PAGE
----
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25. A railroad has been constructed through a farm, in consequence of which, the owner of the estate is obliged to expend $400 in fencing, that must be renewed at the expiration of every 12 years. What sum should he now receive, to compensate him for the required expenditure, money being worth 6 per cent, compound interest ?

PROBLEM IV.

The present worth of a certain annuity being given, to find the annuity.

RULE.

Find the first term of a Geometrical Progression, in which the sum is the amount of the annuity for the whole time, the ratio is the amount of $1.00 for the time that elapses between two successive payments, and the number of terms is the number of payments.

26. The present debt of Pennsylvania (in 1844) amounts to about $40000000, which bears an interest of 5 per cent. per annum, payable semi-annually. What semi-annual appropriation will extinguish the debt in 40 years ?

27. What sum of money must a man lay up annually, to amount to $10000 in 20 years, the investments being all made at 6 per cent. compound interest ?

28. A builder takes a lease of a lot of ground for 25 years, and erects buildings on it which cost him $20000. Allowing money to be worth 6 per cent. compound interest, what clear* annual rent must he receive from the buildings to reimburse his expenditure, at the termination of the lease,—the rent commencing one year after the lease is given ?

29. The executors of an estate wish to dispose of an unexpired lease that has 8 years to run, for a premium of $1500. What amount must be added to the annual rent, for that purpose ?

* The clear annual rent, is the amount received after deducting ground-rent, taxes, and other expenses.

PROBLEM V.

To find the present worth of an annuity in reversion.

RULE.

Find the present worth of the annuity until the commencement of the reversion, and also the present worth until its termination. The difference of these two values will give the present worth of the reversion.

30. What is the present worth of an annuity of $1100, to commence in 3 years and continue for 8 years, interest at 6

per cent ?

31. What is the present worth of a perpetual annuity of $300, to commence in 2 years, at 5 per cent. interest ?

32. A father leaves an annual rent of $400 to his eldest child for 5 years, and the reversion of it for the 8 succeeding years to his youngest child. What is the present worth of each legacy, at 7 per cent. ?

33. What sum must be paid, allowing 6 per cent. compound interest, to extend a lease 7 years,—the clear annual rent being $500, and the lease having 4 years to run

? 34. What is the value of $3000 rail-road stock, that will yield no income for 4 years, but on which, after that time, there will be an annual dividend of 9 per cent. for 21 years ?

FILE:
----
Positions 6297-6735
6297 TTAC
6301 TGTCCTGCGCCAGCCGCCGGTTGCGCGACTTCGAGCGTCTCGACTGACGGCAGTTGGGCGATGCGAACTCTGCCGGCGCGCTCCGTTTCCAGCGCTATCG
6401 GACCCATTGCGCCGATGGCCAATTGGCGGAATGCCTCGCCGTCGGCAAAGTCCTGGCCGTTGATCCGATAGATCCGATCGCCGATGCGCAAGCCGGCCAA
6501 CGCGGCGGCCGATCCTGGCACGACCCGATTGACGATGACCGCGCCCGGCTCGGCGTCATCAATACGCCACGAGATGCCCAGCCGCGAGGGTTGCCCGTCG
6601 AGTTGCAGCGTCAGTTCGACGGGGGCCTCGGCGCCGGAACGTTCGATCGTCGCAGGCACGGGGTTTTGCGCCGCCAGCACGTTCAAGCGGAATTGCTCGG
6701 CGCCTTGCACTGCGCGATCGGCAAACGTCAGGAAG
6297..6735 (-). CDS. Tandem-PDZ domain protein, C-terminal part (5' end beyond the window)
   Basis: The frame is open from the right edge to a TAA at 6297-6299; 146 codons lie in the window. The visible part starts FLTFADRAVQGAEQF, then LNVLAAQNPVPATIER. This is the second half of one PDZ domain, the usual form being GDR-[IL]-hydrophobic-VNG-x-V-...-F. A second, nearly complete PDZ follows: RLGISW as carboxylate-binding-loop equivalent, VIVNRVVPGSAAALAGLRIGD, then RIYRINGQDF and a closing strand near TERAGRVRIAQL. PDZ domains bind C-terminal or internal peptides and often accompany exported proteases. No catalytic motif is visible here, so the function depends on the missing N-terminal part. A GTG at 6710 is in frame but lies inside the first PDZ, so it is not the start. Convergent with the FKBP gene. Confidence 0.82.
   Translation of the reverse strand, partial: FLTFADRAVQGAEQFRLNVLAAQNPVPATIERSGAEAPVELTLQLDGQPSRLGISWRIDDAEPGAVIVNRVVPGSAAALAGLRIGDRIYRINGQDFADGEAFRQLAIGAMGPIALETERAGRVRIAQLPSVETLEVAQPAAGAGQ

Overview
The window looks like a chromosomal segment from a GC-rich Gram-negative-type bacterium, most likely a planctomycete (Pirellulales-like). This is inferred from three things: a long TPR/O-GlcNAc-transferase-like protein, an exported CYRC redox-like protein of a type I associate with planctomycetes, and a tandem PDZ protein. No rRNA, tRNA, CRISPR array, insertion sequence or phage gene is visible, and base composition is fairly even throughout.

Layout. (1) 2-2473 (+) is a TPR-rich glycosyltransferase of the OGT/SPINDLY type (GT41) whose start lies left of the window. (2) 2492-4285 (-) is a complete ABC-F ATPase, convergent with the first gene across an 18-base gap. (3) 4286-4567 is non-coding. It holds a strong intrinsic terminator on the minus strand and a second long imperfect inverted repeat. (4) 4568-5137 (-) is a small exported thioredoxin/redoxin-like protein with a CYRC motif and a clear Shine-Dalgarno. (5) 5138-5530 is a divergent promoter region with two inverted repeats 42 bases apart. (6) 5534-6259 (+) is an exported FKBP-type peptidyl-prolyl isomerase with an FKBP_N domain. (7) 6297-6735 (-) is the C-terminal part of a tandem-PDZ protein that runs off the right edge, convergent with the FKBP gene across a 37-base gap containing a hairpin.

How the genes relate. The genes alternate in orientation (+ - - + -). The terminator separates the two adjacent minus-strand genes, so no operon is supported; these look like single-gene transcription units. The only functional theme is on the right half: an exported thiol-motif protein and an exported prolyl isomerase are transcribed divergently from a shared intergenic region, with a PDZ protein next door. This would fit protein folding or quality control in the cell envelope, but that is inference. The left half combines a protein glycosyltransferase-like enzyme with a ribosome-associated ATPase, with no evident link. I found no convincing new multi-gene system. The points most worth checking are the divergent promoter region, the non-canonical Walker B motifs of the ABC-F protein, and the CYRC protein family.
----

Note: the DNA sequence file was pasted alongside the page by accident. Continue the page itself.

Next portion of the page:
35. What is the present worth of a reversion of $700 per annum, to commence in 20 years, and continue 40 years thereafter, allowing 6 per cent. compound interest ?

The operations in annuities are generally so tedious, that tables similar to those given at the end of the book, are employed in their calculation.

The subject of LIFE ANNUITIES, involves the calculation of chances, as applied to the duration of life. Tables of the probable duration of life at each year, are prepared, and the number against each age is employed as a multiplier or divisor, for determining the present worth, or the annuity itself.

CHAPTER XXI.

EXCHANGE. The term Exchange in commerce, is generally employed to designate that species of mercantile transactions, by which the debts of individuals residing at a distance from their creditors, are cancelled without the transmission of money.

A BILL OF EXCHANGE is an order addressed to some person at a distance, directing him to pay a certain sum to the person in whose favor the bill is drawn, or his order. The person who draws the bill, is called the drawer ; the person in whose favor it is drawn, the remitter or payee ; the

person on whom it is drawn, the drawee. The drawer is also called the acceptor, when he has accepted, or engaged to pay the bills.

Though Bills of Exchange are originally drawn by credi. tors on their debtors, they are very rarely transmitted directly, but pass from hand to hand like any other circulating medium, and are bought and sold in the market. When the remitter disposes of a bill, he writes his name on the back, and is termed the indorser. If he indorses in favor of any particular individual, he gives a special indorsement, and the indorsee must also indorse the bill if he negotiates it. But if the indorsement is blank, the bill may be passed at pleasure from hand to hand. Every indorser, as well as the acceptor, is held responsible for the payment of the bill, and may be sued for its recovery.